These changes allow our customers, and the whole LibreOffice user community, to enjoy better interoperability when using XLSX format. They will be available in LibreOffice version 6.3 later this summer; and they are immediately available for our customers in this week’s Collabora Office 6.0 update 28.

Thanks to our valuable customers who make these improvements possible funding the work!

by mikekaganski at April 29, 2019 08:21 AM

April 25, 2019

Andreas Kainz

Bugfixing [done]

Great Icon bugs get fixed!

LibreOffice do organize the bugs into [META] bugs, which is great cause when you link the bug to different [META] bugs you can organize bugfixing over different groups. I care about BUG 106228 which is the Icon meta bug and as you can see most of the icon bugs need developer work. Everything I could fix myself is nearly done.

There are two bigger tasks, but with great effort open

1. svg support for icons bug 124940

All main icon themes are available in svg, but the svg2png libreoffice renderer give bad quality, so we have to ship the png icons. If we could use the svg icons instead of the png, it mean less work for the designers and the posibility to have color scheme support for icons. 100% dark icon theme support and full color support. What a great improvement.

2. language support bug bug 124956

We have colibre, elementary, breeze, sifr, tango icon theme therefore the design group did the icons, some icons like bold, italic, strickout, underline, overline, … have letters which work fine for english users but had to be drawen for other languages. But to know which letter should be used we need the translation team so translation team please submit an bug report for each language and add at depends on 124956, than we will do the icon work.

Result

Colibre, elementary, sifr, breeze will be in an good shape for the 6.3 release, but to fix the last bugs, we need developers, translation team, documentation team, … everybody in one team.

by kdeonlinux at April 25, 2019 01:21 PM

April 18, 2019

Andreas Kainz

menubar updates [updated]

The LibreOffice guidelines say that you should show icons on the most important items https://wiki.documentfoundation.org/Design/MenuBar

Screenshot_20190418_183703.png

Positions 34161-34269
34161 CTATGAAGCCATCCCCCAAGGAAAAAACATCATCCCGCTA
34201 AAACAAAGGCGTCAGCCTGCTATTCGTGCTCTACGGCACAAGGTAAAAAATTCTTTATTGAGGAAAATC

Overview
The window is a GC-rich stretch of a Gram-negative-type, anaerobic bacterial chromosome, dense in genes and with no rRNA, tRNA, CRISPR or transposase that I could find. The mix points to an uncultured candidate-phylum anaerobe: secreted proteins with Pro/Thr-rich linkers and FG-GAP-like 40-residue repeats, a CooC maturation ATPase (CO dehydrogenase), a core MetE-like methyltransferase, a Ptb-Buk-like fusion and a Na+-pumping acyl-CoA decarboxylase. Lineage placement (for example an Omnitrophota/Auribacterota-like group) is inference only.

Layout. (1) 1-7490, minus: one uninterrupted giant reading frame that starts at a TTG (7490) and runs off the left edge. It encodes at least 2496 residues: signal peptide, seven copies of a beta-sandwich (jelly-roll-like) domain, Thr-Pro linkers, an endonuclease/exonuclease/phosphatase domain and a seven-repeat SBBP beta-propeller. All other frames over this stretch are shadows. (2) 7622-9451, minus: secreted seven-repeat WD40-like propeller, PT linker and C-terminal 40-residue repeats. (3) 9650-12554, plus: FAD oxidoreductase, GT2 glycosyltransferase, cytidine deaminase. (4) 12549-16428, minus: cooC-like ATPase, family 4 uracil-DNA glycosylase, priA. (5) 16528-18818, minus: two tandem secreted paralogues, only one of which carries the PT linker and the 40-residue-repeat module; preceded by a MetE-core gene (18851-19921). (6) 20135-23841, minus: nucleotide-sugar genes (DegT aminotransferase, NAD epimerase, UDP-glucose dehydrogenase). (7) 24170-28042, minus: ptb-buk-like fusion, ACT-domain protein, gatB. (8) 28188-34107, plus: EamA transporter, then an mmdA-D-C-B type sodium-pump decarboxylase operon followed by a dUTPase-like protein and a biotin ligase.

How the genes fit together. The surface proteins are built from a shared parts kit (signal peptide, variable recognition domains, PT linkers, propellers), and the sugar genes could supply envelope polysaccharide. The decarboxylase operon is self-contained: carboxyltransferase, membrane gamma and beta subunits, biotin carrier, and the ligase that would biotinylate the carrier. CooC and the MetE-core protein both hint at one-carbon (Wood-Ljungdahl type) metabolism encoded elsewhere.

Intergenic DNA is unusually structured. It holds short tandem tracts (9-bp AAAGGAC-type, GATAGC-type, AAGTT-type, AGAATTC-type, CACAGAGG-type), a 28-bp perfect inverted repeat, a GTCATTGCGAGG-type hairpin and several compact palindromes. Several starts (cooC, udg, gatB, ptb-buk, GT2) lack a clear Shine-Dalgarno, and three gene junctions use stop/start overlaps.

Now the menubar show only the most important items so the user didn’t flash with icons, the user get an better overview of the menubars.

happy hacking.

by kdeonlinux at April 18, 2019 04:38 PM

>Marius Popa Adrian

Xubuntu 19.04: The Exhaustive Update

Xubuntu 19.04: The Exhaustive Update #Xubuntu #Xfce #DiscoDingo https://bluesabre.org/2019/04/18/xubuntu-19-04-the-exhaustive-update/

by Popa Adrian Marius (noreply@blogger.com) at April 18, 2019 08:24 AM

April 15, 2019

Miklos Vajna

btLr text direction in Writer, part 2

I already wrote about the btLr text direction in the context of Writer table cells as a result of a Collabora hack week. This is meant to be an update to present what happened in the past 2 months. Here is a video showing the results:

Figure 1. Before / after screen recording for the below mentioned changes

I fixed the following problems since the last blog post on this topic:

All this is available in LibreOffice master (towards 6.3), so you can try it out right now, if interested.

by Miklos Vajna at April 15, 2019 07:13 AM

April 08, 2019

Andreas Kainz

menubar updates

Every powerfull text editor like, kate, sublime, notepad++, VS Code, … has it the menubar. Now even better in LibreOffice.

MenubarUpdates

Items with subgroups were arranged at the end of groups , so it’s faster to read the menubar and the groups are between 3-4 items. Tiny changes with big effort.

If you like my work, become a downloads_wordmark_white_on_coral2x.jpg

by kdeonlinux at April 08, 2019 10:19 PM

icons everywhere

All items in the menubar have now an icon. Some items are missing tdf#124200 but in general all commands will show an icon in the menubar.

Icons Everywhere

For 6.3 all supported icon themes will have the new icons. Now you can check them out in Sifr (which is complete new for 6.3 release).

If you like my work, become a downloads_wordmark_white_on_coral2x.jpg

by kdeonlinux at April 08, 2019 10:10 PM

April 04, 2019

LibreOffice QA Blog

QA Report: March 2019

General Activities